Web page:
Paul McDevitt, Dan Perjovschi, Nedko Solakov, Vadim Zakharov, Sigmar Polke,
French and Saunders, Zoya Cherkassky, Ravit Mishli, Eliezer Sonnenschein,
Uri Katzenstein, Gil Yefman, Miri Segal, David Ginton, Ohad Meromi.
2-channel video projection, 60 min, color, sound, Italian with English subtitles
Taking the form of a televised casting show, like Next Top Model, we see thirteen actors audition for the role of Christ, before a panel of three Vatican men. Not only were the judges authentic, but the actors trying out for the role were also genuine, sourced by agents with the hope of being chosen to play Jesus in a number of further productions. Held in the 1,000-year old Complesso Santo Spirito, originally a hospital, the casting was filmed live and streamed to an audience of 300. “Both the Jesus candidates and the judges wore microphones up during the show. They didn’t realize how clearly they could be heard when they were whispering to each other behind their hands, discussing the appearance and performances of the different Jesuses,” says Jankowski. “When you sit at home watching these shows, you always catch yourself saying ‘oh, she’s so bad’ or ‘look at that’; you always form opinions. But it was something different to hear a group of Vatican officials discussing Jesus’s various good and bad traits.” While the work may have a surface level of humor, it was not Jankowski’s idea to ridicule the Vatican. Rather than poking fun at Catholicism, the film looks at society as a whole and our relationship with this sort of TV show. “The genre of the casting show is a relatively new one. It was really interesting to see how quickly the judges from the Vatican adopted the style needed for the show,” says Jankowski. “We only gave them basic ideas previous to the event; they turned up about 15 minutes before the filming, and knew exactly what to do.”
Dan Perjovschi’s project courtesy of Galerija Gregor Podnar, Berlin, and Lombard Freid Projects, New York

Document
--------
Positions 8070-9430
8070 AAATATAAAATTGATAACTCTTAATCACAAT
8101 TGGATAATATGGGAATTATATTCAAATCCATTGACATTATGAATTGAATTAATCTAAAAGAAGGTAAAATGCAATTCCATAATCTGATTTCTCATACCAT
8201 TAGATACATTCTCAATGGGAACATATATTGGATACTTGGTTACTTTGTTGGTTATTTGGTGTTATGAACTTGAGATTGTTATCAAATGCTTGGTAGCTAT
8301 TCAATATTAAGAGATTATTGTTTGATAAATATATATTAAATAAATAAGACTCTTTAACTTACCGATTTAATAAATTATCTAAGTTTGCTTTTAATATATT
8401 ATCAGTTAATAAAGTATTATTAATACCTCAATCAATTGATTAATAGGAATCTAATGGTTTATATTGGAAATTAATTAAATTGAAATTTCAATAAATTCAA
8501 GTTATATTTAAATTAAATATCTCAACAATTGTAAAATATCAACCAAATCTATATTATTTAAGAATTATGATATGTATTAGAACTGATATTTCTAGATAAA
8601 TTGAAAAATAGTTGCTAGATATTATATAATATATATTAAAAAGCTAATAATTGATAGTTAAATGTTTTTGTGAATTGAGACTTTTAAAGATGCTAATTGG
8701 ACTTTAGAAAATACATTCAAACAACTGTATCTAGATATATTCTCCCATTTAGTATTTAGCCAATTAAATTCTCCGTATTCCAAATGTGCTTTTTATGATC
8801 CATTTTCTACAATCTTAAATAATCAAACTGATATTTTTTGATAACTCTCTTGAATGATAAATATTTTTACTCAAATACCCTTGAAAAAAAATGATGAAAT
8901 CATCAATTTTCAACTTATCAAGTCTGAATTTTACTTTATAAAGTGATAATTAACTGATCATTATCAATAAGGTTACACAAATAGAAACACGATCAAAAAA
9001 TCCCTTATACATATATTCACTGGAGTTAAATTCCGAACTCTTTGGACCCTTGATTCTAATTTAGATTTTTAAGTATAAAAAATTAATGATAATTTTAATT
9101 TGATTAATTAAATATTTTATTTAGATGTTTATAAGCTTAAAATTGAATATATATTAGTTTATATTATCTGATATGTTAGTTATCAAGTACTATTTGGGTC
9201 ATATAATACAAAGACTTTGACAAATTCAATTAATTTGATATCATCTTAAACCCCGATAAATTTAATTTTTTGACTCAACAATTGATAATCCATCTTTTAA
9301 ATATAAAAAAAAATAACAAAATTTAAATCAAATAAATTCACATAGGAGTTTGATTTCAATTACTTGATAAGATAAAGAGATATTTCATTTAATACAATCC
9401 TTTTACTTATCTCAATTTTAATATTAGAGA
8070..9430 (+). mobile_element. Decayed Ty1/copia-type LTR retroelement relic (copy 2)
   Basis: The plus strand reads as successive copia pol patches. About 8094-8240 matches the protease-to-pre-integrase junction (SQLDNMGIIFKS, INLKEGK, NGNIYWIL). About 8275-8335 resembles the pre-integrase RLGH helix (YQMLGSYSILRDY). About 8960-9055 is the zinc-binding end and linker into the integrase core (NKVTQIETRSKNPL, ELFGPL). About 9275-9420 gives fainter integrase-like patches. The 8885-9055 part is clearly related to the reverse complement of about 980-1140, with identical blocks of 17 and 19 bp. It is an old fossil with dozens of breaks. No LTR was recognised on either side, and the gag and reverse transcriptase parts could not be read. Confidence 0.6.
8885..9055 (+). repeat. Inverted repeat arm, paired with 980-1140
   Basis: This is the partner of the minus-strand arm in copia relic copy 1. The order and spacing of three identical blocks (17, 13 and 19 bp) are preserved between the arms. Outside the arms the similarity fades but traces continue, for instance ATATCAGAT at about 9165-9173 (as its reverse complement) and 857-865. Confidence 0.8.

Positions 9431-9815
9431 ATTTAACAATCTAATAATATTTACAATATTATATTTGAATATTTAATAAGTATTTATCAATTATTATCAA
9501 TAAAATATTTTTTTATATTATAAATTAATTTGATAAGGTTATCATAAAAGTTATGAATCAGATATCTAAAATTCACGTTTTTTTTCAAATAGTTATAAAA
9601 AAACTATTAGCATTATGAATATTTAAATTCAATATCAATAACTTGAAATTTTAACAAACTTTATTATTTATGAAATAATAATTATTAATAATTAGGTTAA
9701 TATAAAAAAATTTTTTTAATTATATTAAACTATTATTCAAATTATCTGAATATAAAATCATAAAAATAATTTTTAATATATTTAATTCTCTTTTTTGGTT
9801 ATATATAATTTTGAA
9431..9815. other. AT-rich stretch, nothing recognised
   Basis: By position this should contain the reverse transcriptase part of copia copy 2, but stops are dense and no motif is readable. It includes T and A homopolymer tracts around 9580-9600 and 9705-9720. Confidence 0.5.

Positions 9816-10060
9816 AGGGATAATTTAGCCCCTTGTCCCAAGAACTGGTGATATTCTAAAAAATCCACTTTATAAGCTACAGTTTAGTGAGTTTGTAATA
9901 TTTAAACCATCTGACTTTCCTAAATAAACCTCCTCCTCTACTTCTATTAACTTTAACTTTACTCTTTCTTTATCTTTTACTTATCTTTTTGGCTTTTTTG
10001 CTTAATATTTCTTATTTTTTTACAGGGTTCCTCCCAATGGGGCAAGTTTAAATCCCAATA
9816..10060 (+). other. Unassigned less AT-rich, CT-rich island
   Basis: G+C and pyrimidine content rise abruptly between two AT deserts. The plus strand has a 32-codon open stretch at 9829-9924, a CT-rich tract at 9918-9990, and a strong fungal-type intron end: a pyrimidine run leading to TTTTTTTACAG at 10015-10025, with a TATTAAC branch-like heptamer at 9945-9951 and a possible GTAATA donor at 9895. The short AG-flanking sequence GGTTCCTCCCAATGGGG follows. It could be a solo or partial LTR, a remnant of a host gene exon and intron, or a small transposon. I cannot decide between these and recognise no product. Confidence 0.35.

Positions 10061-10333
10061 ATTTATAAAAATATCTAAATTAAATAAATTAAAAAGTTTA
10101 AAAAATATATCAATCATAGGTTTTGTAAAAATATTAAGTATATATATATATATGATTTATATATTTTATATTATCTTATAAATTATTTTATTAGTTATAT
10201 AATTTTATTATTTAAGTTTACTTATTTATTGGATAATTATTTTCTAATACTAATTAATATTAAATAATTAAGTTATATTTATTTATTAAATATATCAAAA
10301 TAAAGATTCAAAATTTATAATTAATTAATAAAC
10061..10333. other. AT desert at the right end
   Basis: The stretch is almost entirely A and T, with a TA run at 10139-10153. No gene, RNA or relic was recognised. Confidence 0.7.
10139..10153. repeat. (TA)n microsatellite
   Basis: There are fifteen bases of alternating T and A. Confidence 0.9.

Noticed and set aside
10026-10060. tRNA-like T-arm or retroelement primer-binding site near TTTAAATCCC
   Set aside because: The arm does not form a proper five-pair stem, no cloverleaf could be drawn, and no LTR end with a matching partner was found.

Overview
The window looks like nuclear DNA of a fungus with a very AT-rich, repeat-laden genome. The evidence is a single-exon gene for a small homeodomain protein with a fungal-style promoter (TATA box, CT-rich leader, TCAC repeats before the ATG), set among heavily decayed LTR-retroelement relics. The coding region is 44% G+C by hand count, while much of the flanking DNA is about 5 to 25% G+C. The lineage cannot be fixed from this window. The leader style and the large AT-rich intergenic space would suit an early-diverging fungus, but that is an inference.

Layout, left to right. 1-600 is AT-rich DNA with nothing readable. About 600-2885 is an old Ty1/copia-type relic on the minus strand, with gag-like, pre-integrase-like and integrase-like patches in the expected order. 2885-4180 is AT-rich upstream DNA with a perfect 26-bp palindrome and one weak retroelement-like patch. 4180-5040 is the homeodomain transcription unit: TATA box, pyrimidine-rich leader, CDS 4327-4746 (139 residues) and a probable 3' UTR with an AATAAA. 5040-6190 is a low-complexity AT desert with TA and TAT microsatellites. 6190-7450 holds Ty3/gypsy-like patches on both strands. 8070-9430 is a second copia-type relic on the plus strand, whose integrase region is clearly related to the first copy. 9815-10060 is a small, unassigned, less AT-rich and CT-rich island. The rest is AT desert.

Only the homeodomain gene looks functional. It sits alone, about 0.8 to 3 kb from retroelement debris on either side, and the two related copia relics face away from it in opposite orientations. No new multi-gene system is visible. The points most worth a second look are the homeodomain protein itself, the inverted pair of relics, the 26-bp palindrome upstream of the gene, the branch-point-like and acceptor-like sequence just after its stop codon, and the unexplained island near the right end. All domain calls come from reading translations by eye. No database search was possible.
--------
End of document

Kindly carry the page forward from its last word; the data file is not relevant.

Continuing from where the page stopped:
oil on canvas
Dawn French & Jennifer Saunders play two nice, little old ladies on a tour in a London museum. They wander around either bewildered or confused by ostentatious modern art until they finally find the exhibit they were seeking. The video is part of the Easter Special 2002 BBC episode. French and Saunders brilliantly depict the body language of people when confronted with the mysteries of modern art. They spare no one in mocking the relations between the public and the art institute, in ironizing the failure such encounters produce, while also daring to challenge the decisions involved in choosing artworks in a museum context and thus lending them the aura of authorized quality.
courtesy of Galleria Continua, San Gimignano, Beijing, and Le Moulin; Galerie Krinzinger, Vienna; Xavier Hufkens, Brussels; Marianne Boesky Gallery, New York; and Galerie Ron Mandos, Rotterdam and Amsterdam
All together now… is a tragicomic portrait of three groups of table companions, portrayed on three different occasions: a group of people in their late seventies at a table set rather soberly with coffee and cake, after a funeral; a wistful bride and her bridegroom with their families in an over-decorated banquet hall; and a birthday dinner for a well-to-do paterfamilias with a trendily designed interior.